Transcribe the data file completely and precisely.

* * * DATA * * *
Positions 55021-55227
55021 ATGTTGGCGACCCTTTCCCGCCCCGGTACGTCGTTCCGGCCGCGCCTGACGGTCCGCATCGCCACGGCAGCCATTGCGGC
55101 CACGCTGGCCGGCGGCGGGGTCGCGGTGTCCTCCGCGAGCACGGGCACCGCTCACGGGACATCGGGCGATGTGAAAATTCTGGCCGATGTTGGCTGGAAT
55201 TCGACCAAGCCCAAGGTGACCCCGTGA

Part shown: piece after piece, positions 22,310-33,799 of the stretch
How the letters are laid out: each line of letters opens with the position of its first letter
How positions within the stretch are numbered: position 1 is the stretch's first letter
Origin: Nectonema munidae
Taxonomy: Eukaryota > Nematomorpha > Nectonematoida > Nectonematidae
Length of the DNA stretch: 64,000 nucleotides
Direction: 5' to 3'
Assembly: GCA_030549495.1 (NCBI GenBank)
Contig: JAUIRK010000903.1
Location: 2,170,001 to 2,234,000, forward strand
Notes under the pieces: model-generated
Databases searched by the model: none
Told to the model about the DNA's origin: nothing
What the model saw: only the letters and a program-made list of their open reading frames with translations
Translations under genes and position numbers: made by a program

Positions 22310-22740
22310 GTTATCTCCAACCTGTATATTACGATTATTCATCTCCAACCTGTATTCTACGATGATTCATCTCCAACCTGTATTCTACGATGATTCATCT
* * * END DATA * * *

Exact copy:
Positions 55021-55227
55021 ATGTTGGCGACCCTTTCCCGCCCCGGTACGTCGTTCCGGCCGCGCCTGACGGTCCGCATCGCCACGGCAGCCATTGCGGC
55101 CACGCTGGCCGGCGGCGGGGTCGCGGTGTCCTCCGCGAGCACGGGCACCGCTCACGGGACATCGGGCGATGTGAAAATTCTGGCCGATGTTGGCTGGAAT
55201 TCGACCAAGCCCAAGGTGACCCCGTGA

Part shown: piece after piece, positions 22,310-33,799 of the stretch
How the letters are laid out: each line of letters opens with the position of its first letter
How positions within the stretch are numbered: position 1 is the stretch's first letter
Origin: Nectonema munidae
Taxonomy: Eukaryota > Nematomorpha > Nectonematoida > Nectonematidae
Length of the DNA stretch: 64,000 nucleotides
Direction: 5' to 3'
Assembly: GCA_030549495.1 (NCBI GenBank)
Contig: JAUIRK010000903.1
Location: 2,170,001 to 2,234,000, forward strand
Notes under the pieces: model-generated
Databases searched by the model: none
Told to the model about the DNA's origin: nothing
What the model saw: only the letters and a program-made list of their open reading frames with translations
Translations under genes and position numbers: made by a program

Positions 22310-22740
22310 GTTATCTCCAACCTGTATATTACGATTATTCATCTCCAACCTGTATTCTACGATGATTCATCTCCAACCTGTATTCTACGATGATTCATCT